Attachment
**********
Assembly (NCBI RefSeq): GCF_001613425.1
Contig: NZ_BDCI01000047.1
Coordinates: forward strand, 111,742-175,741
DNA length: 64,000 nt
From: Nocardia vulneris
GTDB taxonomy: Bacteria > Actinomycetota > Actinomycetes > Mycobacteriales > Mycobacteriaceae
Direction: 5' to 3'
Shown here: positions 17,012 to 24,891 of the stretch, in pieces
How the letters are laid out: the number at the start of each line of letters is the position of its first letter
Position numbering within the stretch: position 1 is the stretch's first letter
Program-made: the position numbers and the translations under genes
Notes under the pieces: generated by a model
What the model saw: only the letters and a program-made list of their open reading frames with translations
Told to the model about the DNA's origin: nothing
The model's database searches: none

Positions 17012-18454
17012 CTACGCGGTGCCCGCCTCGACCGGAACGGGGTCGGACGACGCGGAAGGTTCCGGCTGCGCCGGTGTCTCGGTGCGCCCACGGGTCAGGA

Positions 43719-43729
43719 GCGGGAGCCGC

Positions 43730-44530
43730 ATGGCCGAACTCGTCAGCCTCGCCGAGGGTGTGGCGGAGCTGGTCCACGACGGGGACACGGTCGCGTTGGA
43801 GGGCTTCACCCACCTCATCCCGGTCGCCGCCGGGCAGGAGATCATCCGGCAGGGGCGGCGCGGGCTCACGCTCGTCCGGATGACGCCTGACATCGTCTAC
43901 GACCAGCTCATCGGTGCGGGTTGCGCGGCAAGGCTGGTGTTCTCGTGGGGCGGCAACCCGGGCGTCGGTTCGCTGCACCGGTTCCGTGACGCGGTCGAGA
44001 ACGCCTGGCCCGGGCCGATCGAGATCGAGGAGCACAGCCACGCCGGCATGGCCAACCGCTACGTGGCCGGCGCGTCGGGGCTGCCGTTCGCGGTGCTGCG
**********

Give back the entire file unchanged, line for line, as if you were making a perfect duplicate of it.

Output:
Assembly (NCBI RefSeq): GCF_001613425.1
Contig: NZ_BDCI01000047.1
Coordinates: forward strand, 111,742-175,741
DNA length: 64,000 nt
From: Nocardia vulneris
GTDB taxonomy: Bacteria > Actinomycetota > Actinomycetes > Mycobacteriales > Mycobacteriaceae
Direction: 5' to 3'
Shown here: positions 17,012 to 24,891 of the stretch, in pieces
How the letters are laid out: the number at the start of each line of letters is the position of its first letter
Position numbering within the stretch: position 1 is the stretch's first letter
Program-made: the position numbers and the translations under genes
Notes under the pieces: generated by a model
What the model saw: only the letters and a program-made list of their open reading frames with translations
Told to the model about the DNA's origin: nothing
The model's database searches: none

Positions 17012-18454
17012 CTACGCGGTGCCCGCCTCGACCGGAACGGGGTCGGACGACGCGGAAGGTTCCGGCTGCGCCGGTGTCTCGGTGCGCCCACGGGTCAGGA

Positions 43719-43729
43719 GCGGGAGCCGC

Positions 43730-44530
43730 ATGGCCGAACTCGTCAGCCTCGCCGAGGGTGTGGCGGAGCTGGTCCACGACGGGGACACGGTCGCGTTGGA
43801 GGGCTTCACCCACCTCATCCCGGTCGCCGCCGGGCAGGAGATCATCCGGCAGGGGCGGCGCGGGCTCACGCTCGTCCGGATGACGCCTGACATCGTCTAC
43901 GACCAGCTCATCGGTGCGGGTTGCGCGGCAAGGCTGGTGTTCTCGTGGGGCGGCAACCCGGGCGTCGGTTCGCTGCACCGGTTCCGTGACGCGGTCGAGA
44001 ACGCCTGGCCCGGGCCGATCGAGATCGAGGAGCACAGCCACGCCGGCATGGCCAACCGCTACGTGGCCGGCGCGTCGGGGCTGCCGTTCGCGGTGCTGCG